Early Civilization of the Hindus


H.H. Sir Bhagvat Singh Jee

|| Index || Chapter 1 || Chapter 2 || Chapter 3 || Chapter 4 || Chapter 5 || Chapter 6 || Chapter 7 || Chapter 8 || Chapter 9 || Chapter 10 || Chapter 11 || Concluding Remarks || Bibliography

Editor's note: We have retained the word Aryan in this chapter to denotes its original meaning as the noble men of the land of Aryavarta (India) and as a synonym for the Hindus, which was originally a geographical term used to refer to the people who lived in the Indian subcontinent.

THE history of Aryan Medicine forms an inseparable chapter of the history of Aryan civilisation. The word 'Aryan' is here used in what the Hindus believe to be the original and only proper sense. It has been customary of late years to give it a much wider meaning, so as to make it denote the supposed original people, from whom, according to the Western Ethnologists, Celts and Teutons, Italians and Greeks, Persians and Hindus, are all descended.

The similarities which modern science has discovered between such outlying members of a supposed original stock as the Celts and the Hindus, have led certain scholars to believe ​that the ancestors of these nations were first living together in the Caucasus, but afterwards separated, the Hindus migrating into India, where they settled with their families after conquering the aboriginal tribes. This theory is European in its conception, and is not accepted by the Indians in general, who call themselves autochthonous.

The Indian Savants adduce internal and external evidence to show that, far from being outsiders, it was possible for the early Hindus to have sent colonies beyond the frontiers. It is no part of our present purpose to attempt to compose this controversy. It is enough to note at starting that throughout these pages the term 'Aryan' is used to designate the 'Hindus,' to whom alone it is applied both in common parlance and in their sacred books.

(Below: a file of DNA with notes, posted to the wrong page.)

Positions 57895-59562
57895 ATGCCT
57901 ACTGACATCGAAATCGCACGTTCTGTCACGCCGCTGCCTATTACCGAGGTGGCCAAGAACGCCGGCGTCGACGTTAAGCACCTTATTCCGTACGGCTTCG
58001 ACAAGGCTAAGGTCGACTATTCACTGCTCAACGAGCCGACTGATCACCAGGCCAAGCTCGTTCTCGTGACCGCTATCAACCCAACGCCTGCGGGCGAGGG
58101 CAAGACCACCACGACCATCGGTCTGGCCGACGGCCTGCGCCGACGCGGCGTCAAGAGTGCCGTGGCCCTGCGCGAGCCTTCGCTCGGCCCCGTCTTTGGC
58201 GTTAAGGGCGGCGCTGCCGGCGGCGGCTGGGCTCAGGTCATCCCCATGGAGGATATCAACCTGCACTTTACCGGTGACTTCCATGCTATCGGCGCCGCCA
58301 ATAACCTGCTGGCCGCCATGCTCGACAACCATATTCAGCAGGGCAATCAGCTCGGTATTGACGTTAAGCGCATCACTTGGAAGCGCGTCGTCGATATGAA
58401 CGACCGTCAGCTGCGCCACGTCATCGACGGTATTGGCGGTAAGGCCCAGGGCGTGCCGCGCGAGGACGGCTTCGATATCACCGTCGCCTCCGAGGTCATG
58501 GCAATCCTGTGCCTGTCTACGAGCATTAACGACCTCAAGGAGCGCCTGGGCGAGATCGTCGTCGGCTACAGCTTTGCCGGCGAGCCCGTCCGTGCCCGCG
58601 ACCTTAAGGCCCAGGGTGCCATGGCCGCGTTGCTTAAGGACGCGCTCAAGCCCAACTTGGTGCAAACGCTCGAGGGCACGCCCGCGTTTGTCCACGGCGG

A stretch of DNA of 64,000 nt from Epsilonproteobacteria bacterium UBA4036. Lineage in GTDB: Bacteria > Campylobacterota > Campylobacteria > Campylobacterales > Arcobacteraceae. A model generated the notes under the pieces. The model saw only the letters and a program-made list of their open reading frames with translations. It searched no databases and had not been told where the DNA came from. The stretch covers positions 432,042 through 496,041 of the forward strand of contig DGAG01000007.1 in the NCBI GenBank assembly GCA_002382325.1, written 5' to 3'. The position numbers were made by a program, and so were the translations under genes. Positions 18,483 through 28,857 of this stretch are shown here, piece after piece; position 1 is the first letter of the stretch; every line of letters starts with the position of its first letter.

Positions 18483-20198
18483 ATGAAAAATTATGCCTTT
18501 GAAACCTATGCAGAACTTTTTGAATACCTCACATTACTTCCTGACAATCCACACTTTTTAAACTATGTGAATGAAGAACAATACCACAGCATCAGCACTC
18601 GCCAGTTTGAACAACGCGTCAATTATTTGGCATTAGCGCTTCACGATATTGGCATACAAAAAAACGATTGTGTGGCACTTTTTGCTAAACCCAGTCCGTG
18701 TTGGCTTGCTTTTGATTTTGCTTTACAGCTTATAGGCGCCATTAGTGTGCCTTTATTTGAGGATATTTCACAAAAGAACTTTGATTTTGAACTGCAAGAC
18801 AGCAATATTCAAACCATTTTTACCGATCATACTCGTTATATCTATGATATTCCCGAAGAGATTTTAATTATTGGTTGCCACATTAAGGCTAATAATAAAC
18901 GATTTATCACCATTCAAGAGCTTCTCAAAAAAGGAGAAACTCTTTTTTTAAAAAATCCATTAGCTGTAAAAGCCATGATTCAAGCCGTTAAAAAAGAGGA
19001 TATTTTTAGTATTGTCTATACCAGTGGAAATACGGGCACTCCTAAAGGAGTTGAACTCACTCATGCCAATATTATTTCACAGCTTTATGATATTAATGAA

The Hindus call their country 'Aryavarta,' or the abode of the Aryans. Manu, the ancient law-giver, applies the name to the tract of land between the Himalaya and the Vindhya ranges, from the eastern to the western sea and teaches that the Brahmans born within that tract are suitable teachers of the several usages of men. Latterly the whole country from the Himalayas ​to Cape Comorin, and from the Irawady and the Bay of Bengal to the Indus and the Western sea, came to be recognised as Aryavarta. It is a beautiful country with natural boundaries. It enjoys the six seasons of the year, and the position of its mountains and its seas gives it a variety of climate, inasmuch as it possesses the hottest, coolest, and the most temperate places of resort.

The country was a cradle of learning for the whole world, and history bears witness to the fact that many a nation that now walks with its head erect would have been nowhere had it not borrowed considerably from the intellectual storehouse of the ancient Hindus. This country was at the pinnacle of glory when other nations were either not in existence or were wallowing in crass ignorance. Most of the sciences, which the present century boasts of so much, were not unknown to the ancient Hindus and one has but to look into their writings to see whether the truths propounded by them some thousands of years ago do not still endure in their natural freshness.

The Hindus were the first to cultivate Astronomical Science (Jyotisha). All modern astronomers admit the great antiquity of their ​observations. Cassini, Bailly, and Playfair have stated that observations taken by Hindu Astronomers upwards of 3000 years before Christ are still extant, and prove a considerable degree of progress already made at that period. The ancient Hindus fixed the Calendar, observed and predicted the eclipses, and were acquainted with the phases of the moon and the motions of the several planets. According to Mr Cole-brooke, they were more correct than Ptolemy in their notions regarding the precession of the equinoxes.